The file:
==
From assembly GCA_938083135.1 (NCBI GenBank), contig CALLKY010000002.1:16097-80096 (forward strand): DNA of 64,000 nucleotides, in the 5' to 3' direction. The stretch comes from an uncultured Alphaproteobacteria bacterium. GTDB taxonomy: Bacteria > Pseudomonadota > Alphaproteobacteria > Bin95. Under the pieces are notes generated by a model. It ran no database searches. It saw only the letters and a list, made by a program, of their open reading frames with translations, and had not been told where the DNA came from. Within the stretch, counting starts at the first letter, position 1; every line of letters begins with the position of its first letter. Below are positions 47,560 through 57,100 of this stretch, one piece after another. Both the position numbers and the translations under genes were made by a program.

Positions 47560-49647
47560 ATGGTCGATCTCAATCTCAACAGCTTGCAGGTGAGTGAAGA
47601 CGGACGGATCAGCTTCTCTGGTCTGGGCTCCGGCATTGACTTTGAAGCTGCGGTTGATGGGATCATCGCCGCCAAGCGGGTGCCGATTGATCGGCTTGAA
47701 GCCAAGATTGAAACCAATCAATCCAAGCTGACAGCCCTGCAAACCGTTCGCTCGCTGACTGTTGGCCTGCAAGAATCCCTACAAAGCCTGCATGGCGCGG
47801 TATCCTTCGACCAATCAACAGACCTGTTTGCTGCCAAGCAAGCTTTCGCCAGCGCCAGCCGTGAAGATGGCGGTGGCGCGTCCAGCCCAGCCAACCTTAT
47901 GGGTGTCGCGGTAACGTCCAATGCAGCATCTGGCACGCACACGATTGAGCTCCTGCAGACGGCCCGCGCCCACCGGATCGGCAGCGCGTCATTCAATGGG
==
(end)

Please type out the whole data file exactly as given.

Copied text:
From assembly GCA_938083135.1 (NCBI GenBank), contig CALLKY010000002.1:16097-80096 (forward strand): DNA of 64,000 nucleotides, in the 5' to 3' direction. The stretch comes from an uncultured Alphaproteobacteria bacterium. GTDB taxonomy: Bacteria > Pseudomonadota > Alphaproteobacteria > Bin95. Under the pieces are notes generated by a model. It ran no database searches. It saw only the letters and a list, made by a program, of their open reading frames with translations, and had not been told where the DNA came from. Within the stretch, counting starts at the first letter, position 1; every line of letters begins with the position of its first letter. Below are positions 47,560 through 57,100 of this stretch, one piece after another. Both the position numbers and the translations under genes were made by a program.

Positions 47560-49647
47560 ATGGTCGATCTCAATCTCAACAGCTTGCAGGTGAGTGAAGA
47601 CGGACGGATCAGCTTCTCTGGTCTGGGCTCCGGCATTGACTTTGAAGCTGCGGTTGATGGGATCATCGCCGCCAAGCGGGTGCCGATTGATCGGCTTGAA
47701 GCCAAGATTGAAACCAATCAATCCAAGCTGACAGCCCTGCAAACCGTTCGCTCGCTGACTGTTGGCCTGCAAGAATCCCTACAAAGCCTGCATGGCGCGG
47801 TATCCTTCGACCAATCAACAGACCTGTTTGCTGCCAAGCAAGCTTTCGCCAGCGCCAGCCGTGAAGATGGCGGTGGCGCGTCCAGCCCAGCCAACCTTAT
47901 GGGTGTCGCGGTAACGTCCAATGCAGCATCTGGCACGCACACGATTGAGCTCCTGCAGACGGCCCGCGCCCACCGGATCGGCAGCGCGTCATTCAATGGG